Most of the approximately 18,000 Rita evacuees who initially fled to Austin in the hurricane's immediate aftermath weren't from the area where the storm made landfall and didn't stay here for more than 36 hours, says Kenneth Neafcy, an emergency plans officer with the city's Office of Emergency Management. That's because the state's emergency sheltering plan directs people from the Matagorda Bay area to come to Austin. Rita ultimately missed Matagorda Bay, so many of its evacuees, who were stuck for hours or even days in ghastly hurricane-inspired, northwest-bound traffic, simply returned home when Rita made landfall further southeast, many within two or three days. According to FEMA, there officially remain fewer than 100 Rita evacuees living in Austin receiving rent assistance from the agency at this point, compared to about 23,000 statewide.
Yet that relatively small number may be misleading, and it's difficult to know how many Rita evacuees truly are in the Austin area to this day. Both Holmes and Thomas have been unsuccessful in their attempts to get assistance from FEMA. Surely they're not the only two local Rita survivors in that situation. Thomas, the Rita evacuee with Austin/Travis Co. HHS, says she watched in frustration as her clients got money from FEMA "left and right," while she tried repeatedly to qualify for the agency's Individual Assistance housing program. "They were throwing money like they were throwing away trash," she said. "I said, 'If I only had a portion of that, I'd be happy.'"
Thomas is appealing FEMA's determination that she's ineligible for Individual Assistance. Unlike the aftermath of Katrina, when much of New Orleans was partially or completely underwater, the damage done to Thomas' apartment in Beaumont was more subtle and hard to document. Water blown in by winds of more than 100 mph seeped into her apartment through places like cracks around the windows, the tiny space between the front door and the floor, and the toilet, which backed up because Rita overwhelmed the city's sewage system. On her floor, she had several boxes full of things from her move-in, a little over a year before the hurricane. Everything in the boxes was ruined, so when she returned to Beaumont to clean out her place, she threw those things in the complex's Dumpster.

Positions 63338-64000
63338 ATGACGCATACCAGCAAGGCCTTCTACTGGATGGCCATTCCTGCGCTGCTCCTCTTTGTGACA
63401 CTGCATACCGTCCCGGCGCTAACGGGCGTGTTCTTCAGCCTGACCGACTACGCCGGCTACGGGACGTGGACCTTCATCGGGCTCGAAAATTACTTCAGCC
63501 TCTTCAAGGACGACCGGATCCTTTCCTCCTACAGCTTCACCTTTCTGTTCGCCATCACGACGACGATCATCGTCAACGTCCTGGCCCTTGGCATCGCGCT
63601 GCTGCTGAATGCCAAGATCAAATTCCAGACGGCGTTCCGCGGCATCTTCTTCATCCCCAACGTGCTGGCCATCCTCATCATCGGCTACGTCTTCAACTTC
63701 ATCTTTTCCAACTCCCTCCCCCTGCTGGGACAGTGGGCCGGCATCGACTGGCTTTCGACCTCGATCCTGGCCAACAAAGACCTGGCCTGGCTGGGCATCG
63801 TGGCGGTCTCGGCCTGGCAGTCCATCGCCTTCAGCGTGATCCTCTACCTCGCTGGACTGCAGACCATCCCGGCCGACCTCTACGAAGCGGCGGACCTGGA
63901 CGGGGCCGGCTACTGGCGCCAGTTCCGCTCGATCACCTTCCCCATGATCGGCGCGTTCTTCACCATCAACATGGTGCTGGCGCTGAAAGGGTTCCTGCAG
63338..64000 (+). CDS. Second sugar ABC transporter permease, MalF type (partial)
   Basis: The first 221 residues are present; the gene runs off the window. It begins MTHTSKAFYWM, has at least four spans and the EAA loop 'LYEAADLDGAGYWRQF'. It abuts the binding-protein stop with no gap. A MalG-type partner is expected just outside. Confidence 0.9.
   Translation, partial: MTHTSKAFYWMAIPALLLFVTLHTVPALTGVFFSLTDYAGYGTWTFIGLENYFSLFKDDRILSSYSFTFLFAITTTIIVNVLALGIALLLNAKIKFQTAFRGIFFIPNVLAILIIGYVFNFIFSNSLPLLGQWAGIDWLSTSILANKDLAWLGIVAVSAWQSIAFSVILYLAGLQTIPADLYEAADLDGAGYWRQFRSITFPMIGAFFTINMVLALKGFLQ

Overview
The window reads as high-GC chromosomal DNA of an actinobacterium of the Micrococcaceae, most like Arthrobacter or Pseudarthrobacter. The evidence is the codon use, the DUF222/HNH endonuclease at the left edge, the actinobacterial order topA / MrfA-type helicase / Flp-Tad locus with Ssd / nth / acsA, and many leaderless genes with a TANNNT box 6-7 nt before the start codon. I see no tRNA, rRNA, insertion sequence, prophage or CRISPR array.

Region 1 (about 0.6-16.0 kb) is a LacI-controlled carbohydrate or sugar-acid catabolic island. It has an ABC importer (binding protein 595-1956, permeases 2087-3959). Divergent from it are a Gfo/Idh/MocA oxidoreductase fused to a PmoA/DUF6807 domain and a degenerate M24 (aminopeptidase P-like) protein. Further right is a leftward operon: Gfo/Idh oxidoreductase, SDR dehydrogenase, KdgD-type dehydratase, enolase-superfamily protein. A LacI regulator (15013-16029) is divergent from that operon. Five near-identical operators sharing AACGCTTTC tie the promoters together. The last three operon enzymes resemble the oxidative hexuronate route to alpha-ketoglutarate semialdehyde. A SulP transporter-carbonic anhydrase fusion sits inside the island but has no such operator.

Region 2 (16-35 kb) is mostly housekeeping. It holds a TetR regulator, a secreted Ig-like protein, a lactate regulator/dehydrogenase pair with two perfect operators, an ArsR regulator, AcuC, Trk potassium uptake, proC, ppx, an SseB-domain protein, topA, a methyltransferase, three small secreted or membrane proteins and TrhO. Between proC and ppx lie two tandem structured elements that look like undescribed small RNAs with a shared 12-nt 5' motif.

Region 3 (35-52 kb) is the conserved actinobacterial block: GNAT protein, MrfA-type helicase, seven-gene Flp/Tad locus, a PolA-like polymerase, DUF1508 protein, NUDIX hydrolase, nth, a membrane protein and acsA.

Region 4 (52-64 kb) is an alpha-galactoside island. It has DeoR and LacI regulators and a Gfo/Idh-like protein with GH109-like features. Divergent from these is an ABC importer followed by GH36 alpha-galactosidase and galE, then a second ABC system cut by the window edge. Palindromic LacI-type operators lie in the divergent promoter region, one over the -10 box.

Now, on top of not having any ruined possessions to show FEMA's adjusters, she believes any water damage that had been done to her old place which could help her prove that she suffered a monetary loss from the hurricane has been repaired, and a new tenant now lives there. "There's nothing to see," she said, "but I still need assistance."
A recent e-mail from FEMA spokesman Don Jacks indicates that other evacuees share Thomas' situation. "What I've learned in these two disasters," Jacks writes, "is that there seems to always be the need, but the eligibility requirements can't always be met. And without eligibility, there can be no assistance."
Counting to 10
Holmes initially evacuated to Jasper, then came to Austin with a cousin when Jasper's electricity failed. It wasn't long before she was able to see the relocation as an opportunity to replace her Southeast Texas life with a hipper, more urban one in Austin. A year later, however, she has begun to wonder if staying here was the right choice. "Sometimes I think maybe I made the wrong decision," she said. "I'm looking at some of the other evacuees, and they've got darn good jobs, and I'm like, 'What happened?'"
Sometimes Holmes says she gets so frustrated she feels like screaming and giving up on finding a job, but then she thinks of her 12-year-old daughter, Quinn the youngest of her three children, the others being 18 and 19 and knows that quitting isn't an option. "I can't just say, 'Well, this is it.' I can't just let it go like that."
Her best option right now might be getting together with Thomas, who is writing a children's book called What to Do When You Feel Like Screaming offering peaceful alternatives to throwing a fit. It was inspired by Thomas' temperamental 9-year-old nephew, who she says will be recognized prominently on the cover with a photo she took of him in McDonald's right before he popped his cork and threw a tantrum.
"I need to use that book right now," Thomas said.